english3TRANSCRIPTION is initiated through a carefully taught phonics programmes in Reception and Key Stage 1 at our federated infant schools (Lancaster Infant School and Woodlands Infant and Nursery School). This continues to be developed as children move into Key Stage 2 at Birchwood Juniors (or whenever an individual child is ready to make the transition) through a carefully-planned programme of Support for Spelling, which enables children to understand rules, groups, patterns and exceptions, and how to apply these to their writing both in English and across the wider curriculum. Children become proficient at using a dictionary to check for accuracy of spelling as they move further up the school, and a range of dictionaries are available to suit individual needs. Thesauri are used by children to further help and support vocabulary expansion.

english4The teaching of HANDWRITING is structured to ensure that pupils can write a fully cursive script at the upper end of the school. Teachers follow our handwriting policy to ensure consistency for children, and letters are grouped together for teaching purposes to enable greater progression of skills, including spelling patterns. A strong emphasis is placed on the quality of presentation in all aspects of our curriculum.

english6VOCABULARY, GRAMMAR and PUNCTUATION are the building blocks of writing. Throughout their time at Birchwood Juniors the children are encouraged to explore and expand their vocabulary by interacting with the environment and those around them. Grammar sessions are linked to the main body of the English lesson whereby children can practise and then apply the skills during English teaching time, and through other subjects whenever and wherever possible, to ensure maximum exposure.

english7COMPOSITION: Our underlying belief here is that children should enjoy writing, and develop a love of writing with a sense of pride and achievement in their work. Any good composition, whether it be a non-chronological report about the March of the Penguins, the opening of a science fiction story, a historical narrative about an escape from Pompeii, a newspaper report about an Neil Armstrong, or witness statements following crimes including those in Macbeth. Planning always begins with sharing ideas and the opportunity to practice words, phrases and sentences aloud. As children move up the school, planning becomes more formalised but is still underpinned by a “sea of talk.” Children are taught and encouraged to edit and revise ‘purple polish’ their work to be the best possible writers they can be.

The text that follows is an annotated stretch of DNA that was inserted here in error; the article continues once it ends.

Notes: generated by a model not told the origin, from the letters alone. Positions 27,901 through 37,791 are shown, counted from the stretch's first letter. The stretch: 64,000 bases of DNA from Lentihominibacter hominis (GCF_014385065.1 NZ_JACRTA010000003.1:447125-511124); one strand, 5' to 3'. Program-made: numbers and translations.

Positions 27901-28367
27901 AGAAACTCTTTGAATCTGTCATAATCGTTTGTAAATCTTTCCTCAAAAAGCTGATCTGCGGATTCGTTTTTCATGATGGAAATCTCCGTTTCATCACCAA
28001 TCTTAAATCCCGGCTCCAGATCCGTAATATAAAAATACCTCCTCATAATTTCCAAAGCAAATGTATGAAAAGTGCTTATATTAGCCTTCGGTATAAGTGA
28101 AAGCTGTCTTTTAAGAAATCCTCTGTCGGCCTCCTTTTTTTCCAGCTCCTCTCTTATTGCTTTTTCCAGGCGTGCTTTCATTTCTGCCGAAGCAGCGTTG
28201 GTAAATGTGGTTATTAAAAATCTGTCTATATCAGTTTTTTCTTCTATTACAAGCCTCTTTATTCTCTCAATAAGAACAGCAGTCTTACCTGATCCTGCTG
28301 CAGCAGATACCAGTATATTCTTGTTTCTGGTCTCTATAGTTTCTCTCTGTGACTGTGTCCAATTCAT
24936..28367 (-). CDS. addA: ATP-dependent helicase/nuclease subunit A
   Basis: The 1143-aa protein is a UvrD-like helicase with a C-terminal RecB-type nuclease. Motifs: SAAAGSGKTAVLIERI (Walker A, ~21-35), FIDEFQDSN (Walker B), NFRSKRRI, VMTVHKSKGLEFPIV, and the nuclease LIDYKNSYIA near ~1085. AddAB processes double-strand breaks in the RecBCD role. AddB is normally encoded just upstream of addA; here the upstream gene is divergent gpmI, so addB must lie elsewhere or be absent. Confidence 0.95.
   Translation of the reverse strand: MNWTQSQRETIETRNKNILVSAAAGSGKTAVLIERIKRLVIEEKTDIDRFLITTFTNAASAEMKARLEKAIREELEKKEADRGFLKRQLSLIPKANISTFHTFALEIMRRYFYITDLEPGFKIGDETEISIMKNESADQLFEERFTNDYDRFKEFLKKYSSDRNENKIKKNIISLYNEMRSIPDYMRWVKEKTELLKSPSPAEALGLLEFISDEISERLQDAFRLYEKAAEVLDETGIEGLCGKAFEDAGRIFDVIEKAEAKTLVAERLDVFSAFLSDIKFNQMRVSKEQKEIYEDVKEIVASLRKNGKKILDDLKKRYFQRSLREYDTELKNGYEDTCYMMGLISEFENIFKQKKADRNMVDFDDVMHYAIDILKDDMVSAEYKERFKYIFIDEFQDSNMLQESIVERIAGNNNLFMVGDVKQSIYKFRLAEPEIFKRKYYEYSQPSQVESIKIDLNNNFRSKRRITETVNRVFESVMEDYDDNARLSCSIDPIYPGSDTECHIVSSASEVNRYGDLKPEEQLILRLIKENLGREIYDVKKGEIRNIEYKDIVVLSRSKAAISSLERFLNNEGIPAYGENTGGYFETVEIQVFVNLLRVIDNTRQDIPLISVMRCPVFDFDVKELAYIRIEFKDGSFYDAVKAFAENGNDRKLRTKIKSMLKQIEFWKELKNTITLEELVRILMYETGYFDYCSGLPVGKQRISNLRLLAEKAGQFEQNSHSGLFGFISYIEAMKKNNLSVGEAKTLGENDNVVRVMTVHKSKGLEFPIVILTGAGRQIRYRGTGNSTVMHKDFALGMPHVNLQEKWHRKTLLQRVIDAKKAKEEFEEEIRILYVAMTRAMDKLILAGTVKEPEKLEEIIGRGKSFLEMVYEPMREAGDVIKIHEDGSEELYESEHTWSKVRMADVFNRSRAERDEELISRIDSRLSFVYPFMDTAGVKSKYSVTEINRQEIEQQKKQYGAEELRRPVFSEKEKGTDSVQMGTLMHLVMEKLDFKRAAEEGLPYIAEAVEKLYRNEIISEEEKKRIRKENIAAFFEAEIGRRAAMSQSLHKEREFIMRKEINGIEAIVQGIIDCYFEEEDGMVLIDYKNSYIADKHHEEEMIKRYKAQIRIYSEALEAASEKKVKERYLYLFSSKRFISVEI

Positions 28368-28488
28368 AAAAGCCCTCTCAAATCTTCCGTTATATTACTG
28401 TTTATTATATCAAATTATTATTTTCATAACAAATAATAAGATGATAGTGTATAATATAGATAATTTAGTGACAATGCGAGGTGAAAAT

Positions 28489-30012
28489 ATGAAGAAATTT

english8 english9 english11

english12Year 5’s Victorians topic, having produced some lovely learning using the editing and re-drafting process.

Class 3’s work. Having a great time taking Traction Man on an adventure and then writing about it.

Children appreciate that writing is for a huge range of purposes and that audience and reader vary depending on the composition, whether that’s writing to entertain, inform persuade or discuss; we draw on our own experiences as readers to aid and support us in our composition work. As with all areas of English, writing reaches far beyond the confines of a single subject area.

english13Reading

Birchwood Junior School is a school which loves books. All children read every day, whether as part of our reading skills development, reading aloud to an adult as part of the reading scheme, or though shared reading across classes or as part of a text which is a stimulus for our own writing and wider reading in other subject areas.


Spelling Activity Strategies Word List - Years 3&4 Word List - Years 5&6